9.1.3 Leases Lecture – Hands on Example
As you will recall from the foregoing discussion, questions on leases can be divided into two categories:
- Is the agreement in question a lease or a licence? Or,
- Does the landlord owe a specific duty to the leaseholder in the present case?
When answering either of the two questions, you can break them down into the following formulae:
Lease or licence
- Does the agreement explicitly confer a right of possession over the land?
- Does the agreement use such language as ‘licence agreement’?
- Is there a term indicating a waiving of tenancy rights?
- Does the agreement require that the owner of the premises provide certain services to the occupant, in the course of which they are required to enter the area occupied by the occupant on a regular basis?
- Are there terms relied on by the owner to claim the agreement is a licence yet are never exercised?
You can essentially divide the potential answers in this manner. If the answer to question 1 is yes, it is almost certainly a tenancy. A right of possession (meaning the right to exclude others, including the owner in most circumstances) is a hallmark of tenancies. If the answer is no (meaning there is no explicit guarantee of exclusive possession), it might still be a tenancy depending on the other questions.
If you answer “yes” to any combination of 2, 3 and 5 and “no” to 4, it is likely a tenancy that is disguised by the landlord as a licence. If however you answer “yes” to 4 then it is probably a licence.
Questions on whether a landlord does owe a duty (and if so whether they have breached that duty) are a balancing exercise based on the facts. In essence:
- Is the interference caused by an act or omission of the landlord or someone acting or omitting to act with the landlord’s permission?
- If so, then is that interference reasonable?
If you answer “no” to 1, there is no liability (see Southwark LBC v Mills). If you answer “yes” to 1, then it comes down to whether the interference is reasonable or not. Given your understanding of tort law, you’ll know that unreasonable or negligent behaviour in this area will generally result in liability.
Q1. Aaron is homeless and looking for shelter. He is offered shelter by Borough Council in one of their hostels. Aaron resides at the shelter for several years, and he is able to reside in the same room in that time. Following a change in management, staff at the hostel tell Aaron he needs to move room and that they will be inspecting his room on a regular basis. Aaron protests, saying he has a right to live in that specific room.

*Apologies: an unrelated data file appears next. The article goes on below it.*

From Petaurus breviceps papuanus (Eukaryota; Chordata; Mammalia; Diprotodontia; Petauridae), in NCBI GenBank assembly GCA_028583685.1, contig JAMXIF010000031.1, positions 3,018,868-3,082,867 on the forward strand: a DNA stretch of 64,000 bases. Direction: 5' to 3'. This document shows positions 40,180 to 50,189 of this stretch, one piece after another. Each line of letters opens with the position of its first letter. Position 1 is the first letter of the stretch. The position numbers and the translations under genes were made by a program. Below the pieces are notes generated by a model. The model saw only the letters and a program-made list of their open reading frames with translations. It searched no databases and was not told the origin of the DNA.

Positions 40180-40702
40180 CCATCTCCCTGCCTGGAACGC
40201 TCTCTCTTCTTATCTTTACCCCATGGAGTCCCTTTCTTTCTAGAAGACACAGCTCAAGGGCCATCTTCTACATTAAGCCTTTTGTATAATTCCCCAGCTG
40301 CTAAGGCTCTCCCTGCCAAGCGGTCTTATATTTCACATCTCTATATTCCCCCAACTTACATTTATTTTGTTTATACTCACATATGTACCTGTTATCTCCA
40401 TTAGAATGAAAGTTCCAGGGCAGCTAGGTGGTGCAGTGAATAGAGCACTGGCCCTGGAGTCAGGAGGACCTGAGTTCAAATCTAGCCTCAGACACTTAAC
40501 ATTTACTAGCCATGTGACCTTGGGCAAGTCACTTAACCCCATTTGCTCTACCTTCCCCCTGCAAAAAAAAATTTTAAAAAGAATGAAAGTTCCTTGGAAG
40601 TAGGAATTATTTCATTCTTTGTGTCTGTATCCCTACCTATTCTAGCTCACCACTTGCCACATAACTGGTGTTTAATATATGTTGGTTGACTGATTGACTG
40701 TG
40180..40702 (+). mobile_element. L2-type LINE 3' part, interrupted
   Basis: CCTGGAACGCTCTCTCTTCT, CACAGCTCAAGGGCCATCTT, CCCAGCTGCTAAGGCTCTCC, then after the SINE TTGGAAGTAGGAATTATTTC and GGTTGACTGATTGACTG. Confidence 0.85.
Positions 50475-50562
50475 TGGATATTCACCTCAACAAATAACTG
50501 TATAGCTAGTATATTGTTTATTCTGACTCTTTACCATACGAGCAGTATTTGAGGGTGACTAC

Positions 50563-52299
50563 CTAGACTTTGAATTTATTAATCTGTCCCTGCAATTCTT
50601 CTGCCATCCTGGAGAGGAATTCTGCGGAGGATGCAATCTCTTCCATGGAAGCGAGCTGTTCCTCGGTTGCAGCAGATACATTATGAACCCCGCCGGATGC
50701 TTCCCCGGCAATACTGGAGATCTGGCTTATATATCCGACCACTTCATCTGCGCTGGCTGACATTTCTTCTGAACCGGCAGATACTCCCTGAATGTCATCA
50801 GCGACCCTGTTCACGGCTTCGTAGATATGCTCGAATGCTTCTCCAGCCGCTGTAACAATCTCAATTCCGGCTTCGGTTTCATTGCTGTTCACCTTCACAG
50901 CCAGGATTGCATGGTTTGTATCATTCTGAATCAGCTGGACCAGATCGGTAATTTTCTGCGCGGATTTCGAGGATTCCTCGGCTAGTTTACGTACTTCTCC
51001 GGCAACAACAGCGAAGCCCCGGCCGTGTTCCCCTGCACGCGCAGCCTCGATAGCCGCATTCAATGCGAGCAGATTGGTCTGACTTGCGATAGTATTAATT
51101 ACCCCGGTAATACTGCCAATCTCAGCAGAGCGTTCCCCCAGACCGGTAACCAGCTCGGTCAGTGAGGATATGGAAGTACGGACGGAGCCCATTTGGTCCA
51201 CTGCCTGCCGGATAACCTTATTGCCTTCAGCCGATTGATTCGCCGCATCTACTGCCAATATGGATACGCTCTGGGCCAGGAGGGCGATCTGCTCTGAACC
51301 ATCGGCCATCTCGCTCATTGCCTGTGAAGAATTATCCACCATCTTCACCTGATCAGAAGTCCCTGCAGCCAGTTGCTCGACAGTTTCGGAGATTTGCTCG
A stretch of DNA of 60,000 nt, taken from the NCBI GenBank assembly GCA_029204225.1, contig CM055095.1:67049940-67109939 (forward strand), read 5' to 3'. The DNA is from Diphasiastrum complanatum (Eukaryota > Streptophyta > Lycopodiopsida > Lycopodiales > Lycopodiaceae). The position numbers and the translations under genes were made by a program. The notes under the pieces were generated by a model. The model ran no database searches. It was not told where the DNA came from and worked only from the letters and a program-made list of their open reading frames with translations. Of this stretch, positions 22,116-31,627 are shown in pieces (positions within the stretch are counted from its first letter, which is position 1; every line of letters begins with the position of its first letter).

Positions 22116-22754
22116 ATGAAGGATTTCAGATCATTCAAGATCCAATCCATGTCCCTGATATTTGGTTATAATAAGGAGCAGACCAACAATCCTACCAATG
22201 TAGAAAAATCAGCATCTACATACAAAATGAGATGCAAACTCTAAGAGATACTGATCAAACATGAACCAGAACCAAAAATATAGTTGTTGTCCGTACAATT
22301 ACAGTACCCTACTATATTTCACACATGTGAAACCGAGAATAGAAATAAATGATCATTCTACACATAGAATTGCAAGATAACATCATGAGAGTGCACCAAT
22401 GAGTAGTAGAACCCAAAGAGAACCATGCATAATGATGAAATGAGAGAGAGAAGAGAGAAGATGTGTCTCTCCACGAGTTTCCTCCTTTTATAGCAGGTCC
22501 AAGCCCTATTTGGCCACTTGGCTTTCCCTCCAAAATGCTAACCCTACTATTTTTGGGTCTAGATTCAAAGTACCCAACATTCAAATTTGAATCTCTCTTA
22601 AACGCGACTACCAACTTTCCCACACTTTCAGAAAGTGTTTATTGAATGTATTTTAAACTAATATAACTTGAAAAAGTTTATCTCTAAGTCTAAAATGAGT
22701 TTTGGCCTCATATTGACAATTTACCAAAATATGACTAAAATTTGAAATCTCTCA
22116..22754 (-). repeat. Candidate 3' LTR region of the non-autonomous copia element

Q2. Delia and Eric enter into an agreement with Francis for occupation of a house owned by him. They would occupy the basement. Delia and Eric are asked to sign a document called a licence agreement, in which they are named the licensees and are asked to pay a license fee for occupation. Francis says he will need to go into the basement for his band practice, but offers to serve breakfast each day. After Delia and Eric sign the agreement, they later realise that Francis actually practices with his band elsewhere. Now, Francis has told them they have a week to leave. Francis never served them breakfast.
Advise Delia and Eric.
Q3. GoHomes Ltd are looking to sell a lease over Blackacre. They find an interested party, Ivan. He is somewhat eccentric, and wants to impose a special condition on the lease: he asks that the term of the lease should last “until such time as England win the World Cup.” GoHomes are keen to sell the lease but are unsure of this clause.
Q4. Juliet lives near the top of a high-rise block of flats. Her landlord is Kent County Council. She has recently discovered that the lift has stopped working. Kent say it is not their problem: they took ownership of the building some time ago and the fault with the lift is owing to the structure of the building. An expert report shows this to be the case.
A1. Following the case of Westminster City Council v Clarke this situation appears to be a licence rather than that of a tenancy. Given the nature of the accommodation (i.e. hostel) the owners are entitled to allocate Aaron an area of occupation as they see fit and to intrude upon his occupied space as is necessary. The “totality, immediacy and objectives” of the agreement are paramount.
A2. This points to the ‘sham’ agreement practices and labelling issues surrounding leases and licences. We are given a clue that this is a sham agreement: Francis never exercises the right to use the space for band practice, nor does he uphold his supposed obligation to provide breakfast. Therefore, the occupants will be deemed to be tenants following payment of the so-called “licence fee.”
A3. Applying Prudential v London Residuary Body, this kind of clause is lacking in the kind of time-bound certainty which is the requirement for all leases. It does not state the term in a numerical value, and as such would fail to be regarded as a lease for lack of certainty following the term of years requirement.
A4. Following Southwark LBC v Mills there are certain interferences with the quiet enjoyment of one’s property that will not result in liability. This is what Kent are saying in relation to the structure of the building. However, following Irwin, the failure of a lift in a high-rise effectively renders the agreement inefficacious and absurd because Juliet relies on the lift as an essential part of the property. It is therefore Kent’s responsibility to fix the faulty lift.
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